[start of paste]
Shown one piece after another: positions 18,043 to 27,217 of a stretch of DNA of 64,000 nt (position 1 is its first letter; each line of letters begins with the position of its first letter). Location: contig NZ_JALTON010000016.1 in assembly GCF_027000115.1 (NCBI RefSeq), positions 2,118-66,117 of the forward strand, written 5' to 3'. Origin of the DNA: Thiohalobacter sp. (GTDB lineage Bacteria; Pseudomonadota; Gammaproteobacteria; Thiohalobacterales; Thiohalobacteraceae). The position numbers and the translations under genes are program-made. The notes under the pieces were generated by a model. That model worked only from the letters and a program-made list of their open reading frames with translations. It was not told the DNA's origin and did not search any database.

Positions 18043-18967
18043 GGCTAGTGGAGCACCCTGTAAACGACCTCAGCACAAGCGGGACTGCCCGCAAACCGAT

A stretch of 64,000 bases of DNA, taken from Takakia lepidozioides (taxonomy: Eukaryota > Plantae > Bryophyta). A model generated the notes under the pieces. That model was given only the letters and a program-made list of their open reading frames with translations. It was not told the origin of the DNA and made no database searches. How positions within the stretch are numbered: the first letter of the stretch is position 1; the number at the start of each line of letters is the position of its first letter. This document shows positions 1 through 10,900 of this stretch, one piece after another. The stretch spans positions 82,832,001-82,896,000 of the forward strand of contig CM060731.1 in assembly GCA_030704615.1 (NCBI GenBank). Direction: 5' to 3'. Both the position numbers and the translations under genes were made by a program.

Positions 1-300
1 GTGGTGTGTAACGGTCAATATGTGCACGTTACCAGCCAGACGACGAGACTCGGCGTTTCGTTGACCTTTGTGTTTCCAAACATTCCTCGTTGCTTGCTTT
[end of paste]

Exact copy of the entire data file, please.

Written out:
Shown one piece after another: positions 18,043 to 27,217 of a stretch of DNA of 64,000 nt (position 1 is its first letter; each line of letters begins with the position of its first letter). Location: contig NZ_JALTON010000016.1 in assembly GCF_027000115.1 (NCBI RefSeq), positions 2,118-66,117 of the forward strand, written 5' to 3'. Origin of the DNA: Thiohalobacter sp. (GTDB lineage Bacteria; Pseudomonadota; Gammaproteobacteria; Thiohalobacterales; Thiohalobacteraceae). The position numbers and the translations under genes are program-made. The notes under the pieces were generated by a model. That model worked only from the letters and a program-made list of their open reading frames with translations. It was not told the DNA's origin and did not search any database.

Positions 18043-18967
18043 GGCTAGTGGAGCACCCTGTAAACGACCTCAGCACAAGCGGGACTGCCCGCAAACCGAT

A stretch of 64,000 bases of DNA, taken from Takakia lepidozioides (taxonomy: Eukaryota > Plantae > Bryophyta). A model generated the notes under the pieces. That model was given only the letters and a program-made list of their open reading frames with translations. It was not told the origin of the DNA and made no database searches. How positions within the stretch are numbered: the first letter of the stretch is position 1; the number at the start of each line of letters is the position of its first letter. This document shows positions 1 through 10,900 of this stretch, one piece after another. The stretch spans positions 82,832,001-82,896,000 of the forward strand of contig CM060731.1 in assembly GCA_030704615.1 (NCBI GenBank). Direction: 5' to 3'. Both the position numbers and the translations under genes were made by a program.

Positions 1-300
1 GTGGTGTGTAACGGTCAATATGTGCACGTTACCAGCCAGACGACGAGACTCGGCGTTTCGTTGACCTTTGTGTTTCCAAACATTCCTCGTTGCTTGCTTT